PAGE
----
Nocturne: Blue and Silver—Chelsea, James Abbott McNeill Whistler, 1871 
Oil paint on wood, Tate Gallery #: T01571

This artwork is the first of Whistler’s series of Nocturnes. He adopted the term from Fredrick Leyland’s descriptive use of it for Whistler’s night scenes. Though he denied any other association to the word than that of a nocturnal image, he indicated that ,“a nocturne is an arrangement of line, form and color first.” This artwork depicts a recognizable scene (on the Themes river)but resists an illusionistic style in favor of color harmony and consistent horizontal line that suggests movement. Whistler does not seek to “paint music,” rather his method is one in which the form of the work comes before the subject matter, which is counter to artistic standards prior to him and congruent with the musical tradition of his time.

Improvisation. Deluge, Kandinsky, 1913 
Oil on canvas, Lenbachhaus Gallery in Munich, Germany (no ascension #)

Kandinsky is one of several artists at his time that took an interest in synaesthesia—a correspondence between colors and particular musical notes that some people experience—and sought to employ it in his work. It is possible that Kandinsky may have had synaesthesia, and thereby designed his artwork in a way that was sensationally pleasing to his eyes and ears. Improvisation, like in the work of Norman Lewis, references music that is spontaneously composed within a key. Kandinsky’s work in his Improvisations is composed without prior planning and in a short amount of time, with emotional and spiritual impulses determining his color palette, line, and forms.

Sentimental Music, Arthur Dove, 1913 
Pastel on paper, Alfred Stieglitz Collection #:49.70.77

Arthur Dove shared an interest in synaesthesia with Kandinsky, believing that certain color combinations, line, and compositional forms could elicit the same emotional and physical responses as harmonies in music. This particular piece works with line arrangement of black and varying shades of gray and beige to create a piece that is rich with movement. Like other works in this exhibit, it is impossible to focus on just one point in the piece. The viewer’s eyes must follow the lines and are drawn to the dynamic contrasts of dark and light shades, finding rest in complimentary gradations of grays and beiges.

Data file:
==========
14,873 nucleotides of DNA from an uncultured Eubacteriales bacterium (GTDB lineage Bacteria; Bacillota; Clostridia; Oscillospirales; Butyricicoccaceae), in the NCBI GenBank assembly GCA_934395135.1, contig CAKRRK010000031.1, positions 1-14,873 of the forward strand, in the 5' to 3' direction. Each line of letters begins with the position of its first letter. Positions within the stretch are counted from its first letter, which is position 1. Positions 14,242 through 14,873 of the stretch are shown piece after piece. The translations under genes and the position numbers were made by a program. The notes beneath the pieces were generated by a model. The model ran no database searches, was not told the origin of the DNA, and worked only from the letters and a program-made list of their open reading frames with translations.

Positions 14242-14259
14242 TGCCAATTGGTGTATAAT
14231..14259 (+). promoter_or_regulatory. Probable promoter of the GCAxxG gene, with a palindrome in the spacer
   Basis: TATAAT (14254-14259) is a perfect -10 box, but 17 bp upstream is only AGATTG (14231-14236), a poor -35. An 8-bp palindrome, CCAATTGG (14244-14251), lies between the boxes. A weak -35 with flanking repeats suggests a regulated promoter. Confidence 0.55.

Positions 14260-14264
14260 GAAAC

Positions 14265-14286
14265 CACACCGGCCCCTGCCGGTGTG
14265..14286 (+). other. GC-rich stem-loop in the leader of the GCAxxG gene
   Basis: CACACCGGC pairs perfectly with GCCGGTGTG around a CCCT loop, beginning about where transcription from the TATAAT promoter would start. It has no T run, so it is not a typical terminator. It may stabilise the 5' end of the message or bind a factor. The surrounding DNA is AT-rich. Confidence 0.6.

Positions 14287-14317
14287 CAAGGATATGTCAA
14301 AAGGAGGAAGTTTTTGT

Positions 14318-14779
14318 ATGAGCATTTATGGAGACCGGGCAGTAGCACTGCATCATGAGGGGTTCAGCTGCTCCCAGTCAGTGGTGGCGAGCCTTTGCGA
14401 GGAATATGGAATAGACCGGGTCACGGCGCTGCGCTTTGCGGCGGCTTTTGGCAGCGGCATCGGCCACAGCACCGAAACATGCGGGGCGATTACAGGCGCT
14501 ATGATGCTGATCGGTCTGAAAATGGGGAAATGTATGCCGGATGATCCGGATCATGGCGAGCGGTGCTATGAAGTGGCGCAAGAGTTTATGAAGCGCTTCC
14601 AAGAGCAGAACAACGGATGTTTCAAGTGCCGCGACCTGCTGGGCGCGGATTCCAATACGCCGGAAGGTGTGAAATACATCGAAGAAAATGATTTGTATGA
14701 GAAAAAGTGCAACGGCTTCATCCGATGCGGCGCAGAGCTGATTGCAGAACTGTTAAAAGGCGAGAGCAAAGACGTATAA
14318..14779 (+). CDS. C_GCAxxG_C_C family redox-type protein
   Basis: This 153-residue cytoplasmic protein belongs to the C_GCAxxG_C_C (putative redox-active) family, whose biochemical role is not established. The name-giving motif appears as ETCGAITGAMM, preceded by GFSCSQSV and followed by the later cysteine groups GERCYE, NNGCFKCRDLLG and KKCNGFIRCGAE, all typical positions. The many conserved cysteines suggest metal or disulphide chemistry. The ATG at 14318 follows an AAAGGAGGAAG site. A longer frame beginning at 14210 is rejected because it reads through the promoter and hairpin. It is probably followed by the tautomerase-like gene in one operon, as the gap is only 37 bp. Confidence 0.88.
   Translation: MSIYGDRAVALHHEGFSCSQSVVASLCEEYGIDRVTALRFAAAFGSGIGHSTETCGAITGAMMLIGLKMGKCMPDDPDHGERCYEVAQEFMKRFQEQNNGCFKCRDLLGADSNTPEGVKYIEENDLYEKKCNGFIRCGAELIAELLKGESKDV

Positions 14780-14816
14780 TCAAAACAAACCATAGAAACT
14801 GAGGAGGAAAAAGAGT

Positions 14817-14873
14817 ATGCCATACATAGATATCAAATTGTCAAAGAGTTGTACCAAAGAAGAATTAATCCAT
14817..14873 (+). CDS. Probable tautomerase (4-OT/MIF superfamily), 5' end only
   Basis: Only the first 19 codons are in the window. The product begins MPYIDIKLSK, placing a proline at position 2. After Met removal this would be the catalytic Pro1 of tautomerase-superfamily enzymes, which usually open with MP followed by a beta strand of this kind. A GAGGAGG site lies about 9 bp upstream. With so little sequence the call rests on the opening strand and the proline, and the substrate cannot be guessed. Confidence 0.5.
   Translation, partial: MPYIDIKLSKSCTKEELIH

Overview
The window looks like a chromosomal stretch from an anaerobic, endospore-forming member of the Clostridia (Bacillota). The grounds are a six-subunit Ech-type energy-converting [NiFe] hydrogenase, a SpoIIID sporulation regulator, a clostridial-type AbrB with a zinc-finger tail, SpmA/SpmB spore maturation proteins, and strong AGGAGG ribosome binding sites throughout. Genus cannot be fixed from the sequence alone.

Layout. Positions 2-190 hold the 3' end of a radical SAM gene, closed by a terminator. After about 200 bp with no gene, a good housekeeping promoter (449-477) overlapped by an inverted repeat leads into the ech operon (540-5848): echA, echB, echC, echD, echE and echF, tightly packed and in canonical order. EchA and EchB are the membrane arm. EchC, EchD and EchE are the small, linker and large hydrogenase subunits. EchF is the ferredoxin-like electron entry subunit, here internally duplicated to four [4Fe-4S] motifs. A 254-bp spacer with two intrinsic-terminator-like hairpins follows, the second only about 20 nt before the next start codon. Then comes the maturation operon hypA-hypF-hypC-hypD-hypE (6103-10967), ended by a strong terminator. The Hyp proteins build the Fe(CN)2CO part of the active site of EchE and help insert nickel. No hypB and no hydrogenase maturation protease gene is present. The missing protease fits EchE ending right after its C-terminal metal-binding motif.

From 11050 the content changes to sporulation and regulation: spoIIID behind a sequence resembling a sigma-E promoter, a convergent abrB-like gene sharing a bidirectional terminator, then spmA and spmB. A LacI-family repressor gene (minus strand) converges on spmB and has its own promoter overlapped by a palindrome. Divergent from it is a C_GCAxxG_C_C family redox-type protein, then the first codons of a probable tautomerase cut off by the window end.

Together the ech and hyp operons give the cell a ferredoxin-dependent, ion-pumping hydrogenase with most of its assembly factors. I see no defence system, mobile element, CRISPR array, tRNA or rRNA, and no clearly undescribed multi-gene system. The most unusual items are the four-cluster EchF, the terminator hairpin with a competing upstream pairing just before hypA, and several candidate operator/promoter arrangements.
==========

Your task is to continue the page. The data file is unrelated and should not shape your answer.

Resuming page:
Composition V, Wassily Kandinsky, 1911 
Oil on canvas, (Private Collection, according to MoMa—no ascension #)

Kandinsky’s Compositions were some of his most complicated works. Unlike his Improvisations, he carefully planned and created them over a long period of time. Kandinsky intended both the creation and the viewing of his works to take time, as one would in composing and listening to a piece of music. Whether he had synaesthesia or not, he certainly desired his works to be a multi-sensory experience that affected emotions the way music affected him. The strong line and the suggestion of a kind of depth, or vanishing point, in the top right corner imply movement and destination, just as a formally composed work of music carries a theme to its resolution at the end. 

Me and the Moon, Arthur Dove, 1937 
Wax emulsion on canvas, Phillips Collection since 1939 (no ascension #)

This artwork is part of a series Arthur Dove created called From the Radio. This piece is named after Hal Kemp Orchestra’s hit song. Dove loved the swing and jazz popular at his time and is known to have often listened to the radio while he worked. He created this piece while his wife, Helen (Reds) Torr, was separated from him for several months. The song reflects his emotions and he suggests both its particular subject matter (the moon), and visually expresses the same sentiments felt and elicited by the sound of the song in his artwork. The lyrics are as follows: 
Me and the Moon are wondering where you can be
Me and the Moon are lonely for your company
I’ve asked the Moon to find you
Somewhere behind a star
I want him to remind you
How dear to me you are
Me and the Moon are gazing through a hazy light
All too soon I lost you on a somber night
I’m afraid of the dawn cause you and the Moon will both be gone
There’s Me and the Moon and pretty soon it’ll just be me.
Audio: Me and the Moon